26+

-1

Hazardous use more likely among Adol/YA

More likely to lead to fights among Adol/YA

severity by past month status

Diagnostic Orphans (1-2 dependence symptoms) are lower, but still overlap with other clinical groups

Severity by Past Month Status

2.00

1.50

1.00

0.50

0.00

-0.50

Rasch Severity Measure

-1.00

-1.50

-2.00

-2.50

-3.00

-3.50

Dependence

Only

Both

Abuse

and

Dependence

None

Diagnostic

Orphan

in early

remission

Diagnostic

Orphan

Lifetime

SUD

in CE

45+ days

Abuse

Only

Lifetime

SUD

in early

remission

severity by past year symptom count

2.00

1.50

1.00

0.50

0.00

-0.50

-1.00

-1.50

-2.00

-2.50

-3.00

-3.50

-4.00

0

1

2

3

4

5

6

7

8

9

10

11

Severity by Past Year Symptom Count

1. Better Gradation

2. Still a lot of overlap in range

Rasch Severity Measure

severity by number of past year sud diagnoses
Severity by Number of Past Year SUD Diagnoses

1. Better Gradation

2. Less overlap in range

2.00

1.50

1.00

0.50

0.00

Rasch Severity Measure

-0.50

-1.00

-1.50

-2.00

-2.50

-3.00

-3.50

-4.00

0

1

2

3

4

5

severity by weight past month 2 past year 1 number of substance x sud symptoms
Severity by Weight (past month=2, past year=1) Number of Substance x SUD Symptoms

1. Better Gradation

2. Much less overlap in range

2.00

1.50

1.00

0.50

0.00

Rasch Severity Measure

-0.50

-1.00

-1.50

-2.00

-2.50

-3.00

-3.50

-4.00

0

1-4

5-8

9-12

13-16

17-20

21-24

25-30

31-40

41+

average severity by age
Average Severity by Age

1. Average goes up with age

2. Complete overlap in range

2.00

1.50

1.00

0.50

0.00

-0.50

-1.00

-1.50

-2.00

-2.50

-3.00

-3.50

-4.00

Adolescent (<18)

Young Adult (18-25)

Adult (26+)

construct validity i e does it matter

Past year

Symptom

count did

better than

DSM

Rasch

does

a little

Better

still

Weighted symptom by drug count severity did WORSE

Construct Validity (i.e., does it matter?)

Environment

Past Week

Social Risk

Withdrawal

Frequency

Emotional

Recovery

Problems

Of Use

0.47

0.40

0.32

0.30

0.30

DSM diagnosis \a

0.48

0.43

0.39

0.32

0.31

Symptom Count Continuous \b

0.57

0.46

0.39

0.39

0.32

Weighted Symptom Rasch \c

0.26

0.27

0.19

0.29

0.09

Weighted Drug x Symptom \c,d

\a Categorized as Past year physiology dependence, non-physiological

dependence, abuse, other

\b Raw past year symptom count (0-11)

\c Symptoms weighted by recency (2=past month, 1=2-12 months ago, 0=other)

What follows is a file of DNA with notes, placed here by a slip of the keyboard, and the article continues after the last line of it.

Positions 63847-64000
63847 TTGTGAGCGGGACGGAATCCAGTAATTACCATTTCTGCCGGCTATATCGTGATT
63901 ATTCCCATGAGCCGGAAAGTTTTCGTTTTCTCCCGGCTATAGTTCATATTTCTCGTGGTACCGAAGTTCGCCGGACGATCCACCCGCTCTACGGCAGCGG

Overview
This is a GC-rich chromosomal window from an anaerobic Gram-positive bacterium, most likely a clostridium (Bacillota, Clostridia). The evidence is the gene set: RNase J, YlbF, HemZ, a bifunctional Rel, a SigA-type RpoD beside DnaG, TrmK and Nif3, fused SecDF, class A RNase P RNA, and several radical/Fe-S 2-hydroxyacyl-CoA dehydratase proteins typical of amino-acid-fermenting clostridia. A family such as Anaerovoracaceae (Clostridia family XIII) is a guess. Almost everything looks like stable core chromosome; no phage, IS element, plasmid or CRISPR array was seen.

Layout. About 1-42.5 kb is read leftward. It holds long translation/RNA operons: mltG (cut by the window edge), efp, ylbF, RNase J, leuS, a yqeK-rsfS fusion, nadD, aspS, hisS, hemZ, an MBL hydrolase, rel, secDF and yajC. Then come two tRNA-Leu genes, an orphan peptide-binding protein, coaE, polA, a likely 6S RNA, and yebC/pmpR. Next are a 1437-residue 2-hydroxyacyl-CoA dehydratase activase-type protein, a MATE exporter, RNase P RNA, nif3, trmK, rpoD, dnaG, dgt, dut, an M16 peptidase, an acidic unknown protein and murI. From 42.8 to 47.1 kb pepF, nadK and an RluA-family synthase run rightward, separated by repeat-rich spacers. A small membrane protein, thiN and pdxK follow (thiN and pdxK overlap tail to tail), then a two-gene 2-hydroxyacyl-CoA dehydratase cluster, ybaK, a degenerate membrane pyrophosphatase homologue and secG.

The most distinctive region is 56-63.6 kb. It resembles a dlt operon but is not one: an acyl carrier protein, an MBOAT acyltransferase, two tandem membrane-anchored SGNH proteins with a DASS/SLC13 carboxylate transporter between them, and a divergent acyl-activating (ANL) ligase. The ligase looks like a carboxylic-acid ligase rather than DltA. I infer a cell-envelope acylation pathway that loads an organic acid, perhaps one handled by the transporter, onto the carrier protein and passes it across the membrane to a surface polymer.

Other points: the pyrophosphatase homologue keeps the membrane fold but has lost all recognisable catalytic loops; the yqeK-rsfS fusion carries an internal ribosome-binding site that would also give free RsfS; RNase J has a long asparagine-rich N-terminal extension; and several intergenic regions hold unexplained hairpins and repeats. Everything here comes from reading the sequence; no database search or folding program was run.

\d Symptoms by drug (alcohol, amphetamine, cannabis, cocaine, opioids)

implications for sud concept
Implications for SUD Concept
  • “Tolerance” is not a good marker of high severity; withdrawal (and substance induced health problems are)
  • “Abuse” symptoms are consistent with the overall syndrome and represent moderate severity or “other reasons to treat in the absence of the full blown syndrome”
  • Diagnostic orphans are lower severity, but relevant
  • Pattern of symptoms varies by substance and age, but all symptoms are relevant
  • “Adolescents” experienced the same range of symptoms, though they (and young adults) were particularly more likely to be involved with the law, use in hazardous situations, and to get into fights at lower severity
  • Symptom Counts appear to be more useful than the current DSM approach to categorizing severity
  • While weighting by recency & drug delineated severity, it did not impact predict validity
other progress
Other Progress
  • Will work to submit a paper on this analysis this fall
  • Also submitting papers on
    • Differential item functioning by age, gender, & race
    • Differential item functioning over time
    • Computer adaptive testing to shorten the GAIN
  • Started doing Rasch analyses of other scales:
    • Internal Mental Distress Scale (somatic, depression, suicide, anxiety, trauma)
    • Behavior Complexity Scale (ADHD, CD, and other impulse control disorders)
    • Crime/Violence Scale (violence, property, interpersonal, and drug related crime)
    • General Individual Severity Scale (total symptom count for above and substance problems scale)
copies of these handouts are available
Copies of these handouts are available…
  • On line at www.chestnut.org/LI/Posters
  • or by contacting Joan Unsicker at 720 West Chestnut, Bloomington, IL 61701, phone: (309) 827-6026, fax: (309) 829-4661, e-Mail: junsicker@chestnut.org